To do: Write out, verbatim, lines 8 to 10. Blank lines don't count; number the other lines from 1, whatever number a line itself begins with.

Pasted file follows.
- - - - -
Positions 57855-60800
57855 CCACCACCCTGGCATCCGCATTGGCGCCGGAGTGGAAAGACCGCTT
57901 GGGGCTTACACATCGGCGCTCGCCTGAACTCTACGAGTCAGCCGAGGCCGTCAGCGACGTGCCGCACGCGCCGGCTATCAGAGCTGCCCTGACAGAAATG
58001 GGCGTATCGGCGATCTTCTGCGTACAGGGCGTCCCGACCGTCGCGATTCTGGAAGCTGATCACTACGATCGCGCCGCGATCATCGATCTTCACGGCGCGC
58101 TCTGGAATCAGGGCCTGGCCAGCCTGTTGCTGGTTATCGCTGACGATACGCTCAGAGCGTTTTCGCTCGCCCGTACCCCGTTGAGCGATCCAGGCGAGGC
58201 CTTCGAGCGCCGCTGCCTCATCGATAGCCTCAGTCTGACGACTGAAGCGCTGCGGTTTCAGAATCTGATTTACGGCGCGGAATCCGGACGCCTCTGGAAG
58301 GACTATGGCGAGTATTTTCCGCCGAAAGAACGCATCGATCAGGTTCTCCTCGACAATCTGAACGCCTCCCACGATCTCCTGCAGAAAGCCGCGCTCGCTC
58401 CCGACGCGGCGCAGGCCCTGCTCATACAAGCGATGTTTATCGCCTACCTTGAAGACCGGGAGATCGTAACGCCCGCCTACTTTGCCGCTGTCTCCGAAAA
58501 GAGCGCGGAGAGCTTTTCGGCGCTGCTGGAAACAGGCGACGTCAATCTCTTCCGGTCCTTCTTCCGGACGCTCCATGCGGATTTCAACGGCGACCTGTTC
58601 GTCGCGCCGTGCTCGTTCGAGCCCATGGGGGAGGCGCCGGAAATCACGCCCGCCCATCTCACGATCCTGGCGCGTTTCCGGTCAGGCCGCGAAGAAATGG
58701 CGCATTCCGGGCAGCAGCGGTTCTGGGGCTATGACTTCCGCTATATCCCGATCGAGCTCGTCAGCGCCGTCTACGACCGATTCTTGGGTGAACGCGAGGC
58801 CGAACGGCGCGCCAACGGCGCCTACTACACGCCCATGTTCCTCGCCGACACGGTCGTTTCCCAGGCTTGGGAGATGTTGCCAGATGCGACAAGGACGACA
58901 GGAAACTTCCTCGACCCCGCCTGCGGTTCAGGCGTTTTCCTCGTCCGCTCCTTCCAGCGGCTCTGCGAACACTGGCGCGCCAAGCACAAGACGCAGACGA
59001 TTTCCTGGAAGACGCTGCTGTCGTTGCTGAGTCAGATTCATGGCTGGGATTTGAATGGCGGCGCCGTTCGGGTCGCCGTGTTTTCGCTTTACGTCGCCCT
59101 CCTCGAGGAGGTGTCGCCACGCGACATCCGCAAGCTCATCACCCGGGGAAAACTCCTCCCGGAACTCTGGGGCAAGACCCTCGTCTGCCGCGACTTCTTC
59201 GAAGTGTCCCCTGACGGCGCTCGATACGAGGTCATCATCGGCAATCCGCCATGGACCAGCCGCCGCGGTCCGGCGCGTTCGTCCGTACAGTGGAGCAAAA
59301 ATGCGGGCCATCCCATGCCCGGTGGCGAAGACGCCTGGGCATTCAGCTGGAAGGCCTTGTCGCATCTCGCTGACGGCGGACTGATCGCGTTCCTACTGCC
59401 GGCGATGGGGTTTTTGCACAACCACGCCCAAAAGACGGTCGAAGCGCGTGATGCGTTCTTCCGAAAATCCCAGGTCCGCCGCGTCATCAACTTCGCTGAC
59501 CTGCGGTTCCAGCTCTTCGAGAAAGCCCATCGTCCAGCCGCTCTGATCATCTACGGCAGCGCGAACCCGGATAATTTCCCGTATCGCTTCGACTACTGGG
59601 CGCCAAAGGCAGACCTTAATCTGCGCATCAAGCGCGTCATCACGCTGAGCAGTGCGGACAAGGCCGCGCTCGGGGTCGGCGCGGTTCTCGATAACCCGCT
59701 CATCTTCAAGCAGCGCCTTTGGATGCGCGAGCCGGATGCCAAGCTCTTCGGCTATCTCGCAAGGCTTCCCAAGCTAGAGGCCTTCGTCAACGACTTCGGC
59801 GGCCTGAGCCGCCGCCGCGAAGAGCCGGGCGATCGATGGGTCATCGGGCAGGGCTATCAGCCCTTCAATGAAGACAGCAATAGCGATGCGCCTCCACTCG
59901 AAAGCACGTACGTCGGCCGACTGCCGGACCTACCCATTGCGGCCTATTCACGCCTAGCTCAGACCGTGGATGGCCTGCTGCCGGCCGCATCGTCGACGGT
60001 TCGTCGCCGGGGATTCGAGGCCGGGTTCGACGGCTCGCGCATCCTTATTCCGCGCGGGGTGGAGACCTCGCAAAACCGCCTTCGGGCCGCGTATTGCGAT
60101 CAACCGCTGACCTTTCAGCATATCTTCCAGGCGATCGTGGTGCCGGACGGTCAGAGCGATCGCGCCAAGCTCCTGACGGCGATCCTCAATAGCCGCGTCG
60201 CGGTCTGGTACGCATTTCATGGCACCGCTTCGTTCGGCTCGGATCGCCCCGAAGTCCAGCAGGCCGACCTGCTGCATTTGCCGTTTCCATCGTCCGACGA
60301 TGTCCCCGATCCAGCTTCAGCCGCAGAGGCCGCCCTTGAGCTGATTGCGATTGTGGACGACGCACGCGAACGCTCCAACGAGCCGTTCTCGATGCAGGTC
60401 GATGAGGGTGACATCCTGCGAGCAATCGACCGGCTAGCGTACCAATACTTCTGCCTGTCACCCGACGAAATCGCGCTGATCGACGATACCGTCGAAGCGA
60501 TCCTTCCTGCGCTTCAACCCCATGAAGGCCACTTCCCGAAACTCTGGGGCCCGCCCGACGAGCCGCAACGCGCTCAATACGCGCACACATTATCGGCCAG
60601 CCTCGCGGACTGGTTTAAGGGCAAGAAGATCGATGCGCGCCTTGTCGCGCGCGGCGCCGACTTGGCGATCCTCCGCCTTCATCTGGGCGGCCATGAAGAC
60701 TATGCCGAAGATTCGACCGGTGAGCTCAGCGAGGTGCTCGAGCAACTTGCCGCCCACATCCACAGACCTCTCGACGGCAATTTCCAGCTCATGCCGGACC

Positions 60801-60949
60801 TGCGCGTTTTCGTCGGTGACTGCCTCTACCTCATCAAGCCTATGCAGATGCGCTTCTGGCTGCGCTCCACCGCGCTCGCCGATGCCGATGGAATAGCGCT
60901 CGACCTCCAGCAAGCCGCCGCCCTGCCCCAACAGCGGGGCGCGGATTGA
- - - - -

58401 CCGACGCGGCGCAGGCCCTGCTCATACAAGCGATGTTTATCGCCTACCTTGAAGACCGGGAGATCGTAACGCCCGCCTACTTTGCCGCTGTCTCCGAAAA
58501 GAGCGCGGAGAGCTTTTCGGCGCTGCTGGAAACAGGCGACGTCAATCTCTTCCGGTCCTTCTTCCGGACGCTCCATGCGGATTTCAACGGCGACCTGTTC
58601 GTCGCGCCGTGCTCGTTCGAGCCCATGGGGGAGGCGCCGGAAATCACGCCCGCCCATCTCACGATCCTGGCGCGTTTCCGGTCAGGCCGCGAAGAAATGG